Ascension Via Christi Cancer Center building for the future | Ascension

Ascension Via Christi Cancer Center building for the future

With the renovation of its outpatient cancer center in Pittsburg complete, Ascension Via Christi Hospital's clinical leaders are working with their Ascension Kansas colleagues to establish a more integrated advanced cancer care network.

Toward that goal, oncology nurses from the Ascension Via Christi Cancer Center in Wichita, all with experience in advanced cancer care and clinical research, are working alongside the Cancer Center team in Pittsburg, providing hands-on care as well as helping them expand their knowledge.

"We have made a significant investment in our cancer center, ensuring that members of our community can receive a wide range of treatments close to home and family," says Charlotte Russell, the cancer center's director of operations. "However, patients with advanced stages of cancer may require highly specialized treatment and technology not available in our region, such as cellular therapy and the CyberKnife and Radixact radiation therapy systems.

"It's important that our team become familiar with leading-edge treatments such as CAR T-cell therapy and stem cell transplant, as these patients will need specialized care once they return home to our community," says Russell, noting that Ascension Via Christi St. Francis in Wichita is home to Kansas' only CyberKnife Center and is certified by Aetna as a CAR-T Center of Excellence.

The nurses doing rotations in Pittsburg, who collectively have 59 years of experience in advanced cancer care, include:

  • Missy Grier, APRN, who supports Ascension Via Christi St. Francis' CAR T-cell and stem cell transplant program; Grier is board certified as a clinical nurse specialist. She also is an advanced oncology-certified nurse with 14 years experience in cancer care;
  • Tari Hopper, RN, who supports Ascension Via Christi's FACT-accredited bone marrow transplant program; Hopper is an oncology-certified nurse with 10 years experience in cancer care; and,
  • Lori Hurst, RN, a nurse navigator who coordinates the Wichita cancer center's lung screening program; Hurst is certified in chemotherapy administration and has 35 years experience in cancer care.
  • Suzy Ramsey, RN, a radiation oncology nurse who joined the team in December, says she appreciates her Wichita teammates' willingness to lend a hand and discuss ways to incorporate the best practices of both programs. "They've been wonderful," says Ramsey, who has served as a nurse at Ascension Via Christi for the past 11 years.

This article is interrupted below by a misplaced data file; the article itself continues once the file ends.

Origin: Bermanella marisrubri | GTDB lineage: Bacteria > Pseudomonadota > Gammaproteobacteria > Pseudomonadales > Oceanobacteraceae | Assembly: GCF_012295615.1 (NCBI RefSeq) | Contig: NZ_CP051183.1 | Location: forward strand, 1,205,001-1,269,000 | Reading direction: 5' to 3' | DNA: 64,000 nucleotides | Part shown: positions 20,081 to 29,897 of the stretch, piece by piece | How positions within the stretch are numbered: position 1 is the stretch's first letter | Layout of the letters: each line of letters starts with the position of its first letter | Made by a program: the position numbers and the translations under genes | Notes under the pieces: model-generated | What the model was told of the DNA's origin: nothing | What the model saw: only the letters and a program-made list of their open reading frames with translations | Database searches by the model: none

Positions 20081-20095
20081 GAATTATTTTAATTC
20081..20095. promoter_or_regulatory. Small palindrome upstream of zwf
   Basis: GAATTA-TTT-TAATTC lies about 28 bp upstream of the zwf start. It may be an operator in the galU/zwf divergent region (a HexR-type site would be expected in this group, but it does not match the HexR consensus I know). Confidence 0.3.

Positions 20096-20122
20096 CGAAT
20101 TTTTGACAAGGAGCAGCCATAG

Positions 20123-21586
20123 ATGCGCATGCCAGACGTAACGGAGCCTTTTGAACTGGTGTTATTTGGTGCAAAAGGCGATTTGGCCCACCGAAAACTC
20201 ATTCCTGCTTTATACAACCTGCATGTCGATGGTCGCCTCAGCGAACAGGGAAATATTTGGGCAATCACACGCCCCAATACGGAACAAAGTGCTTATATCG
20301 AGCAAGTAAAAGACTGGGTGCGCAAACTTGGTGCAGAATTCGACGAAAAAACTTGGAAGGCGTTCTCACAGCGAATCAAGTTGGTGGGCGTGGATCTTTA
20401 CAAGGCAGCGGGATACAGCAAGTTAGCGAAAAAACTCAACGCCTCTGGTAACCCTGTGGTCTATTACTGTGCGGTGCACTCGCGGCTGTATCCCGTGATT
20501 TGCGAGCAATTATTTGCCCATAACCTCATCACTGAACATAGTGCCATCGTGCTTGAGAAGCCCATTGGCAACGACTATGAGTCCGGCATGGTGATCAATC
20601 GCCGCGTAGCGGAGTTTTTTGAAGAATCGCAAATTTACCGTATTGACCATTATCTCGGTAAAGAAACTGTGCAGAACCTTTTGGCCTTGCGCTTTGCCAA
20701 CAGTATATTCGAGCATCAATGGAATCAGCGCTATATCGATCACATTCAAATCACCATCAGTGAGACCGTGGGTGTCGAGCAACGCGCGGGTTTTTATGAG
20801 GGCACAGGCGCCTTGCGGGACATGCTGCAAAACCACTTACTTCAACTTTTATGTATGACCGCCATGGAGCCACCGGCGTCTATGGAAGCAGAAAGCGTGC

Ally Pinkley, RN, who has served at Ascension Via Christi for nine years and was recently named as the Cancer Center's nurse manager, agrees that working together has been a blessing.

"I enjoy learning," says Pinkley, who prior to her promotion served as a nursing coordinator for Ascension Medical Group Via Christi's physician practices. "As we build for the future, it is helpful to have the benefit of their knowledge and expertise and a fresh perspective. Working together, our program already feels so much stronger."

In January, the hospital added medical oncologists James Moore, MD, and Michael Cannon, MD, to its medical staff. Drs. Moore and Cannon, both with Wichita-based Cancer Center of Kansas, join medical oncologist Mickey Xun, MD, with Ascension Medical Group Via Christi, and radiation oncologist Duane Myers, MD, with Radiation Oncology Associates, in ensuring southeast Kansas residents' ready access to comprehensive cancer care.

"Additionally, as part of Ascension, the national ministry that our founding congregation helped establish, we also are collaborating with oncology programs and specialists throughout our system to discern best practices in the evolving world of cancer care," says Russell. "This allows us to leverage their collective knowledge and experience to benefit our patients and families in Crawford and Bourbon counties and the surrounding area."

Pittsburg's cancer center opened 26 years ago, funded entirely by donations to the Mount Carmel Foundation's "Legacy of Hope" campaign. The $1 million renovation also was funded entirely by community donations, this time to the "Legacy of Hope II" campaign led by Johnna Norton, the foundation's executive director. Through the community's generosity, the chemotherapy area now has seven private treatment suites and the entire cancer center was updated to create a brighter and more welcoming environment. The patient and family resource room was also refurbished, providing a comfortable space for the patient and family education, nutritional counseling and spiritual and emotional support services.

Additionally, Ascension Via Christi Hospital spent $1.5 million to acquire a new state-of-the-art TrueBeam linear accelerator, allowing patients to receive highly precise radiation therapy in a shorter period of time.

"Our founding sisters came to Pittsburg to offer compassionate care and healing, with a special focus on the vulnerable," says Drew Talbott, the hospital's president. "Our commitment in ensuring our community's access to high-quality, comprehensive cancer care is in keeping with their Mission, which continues to serve as the foundation of all that we do."


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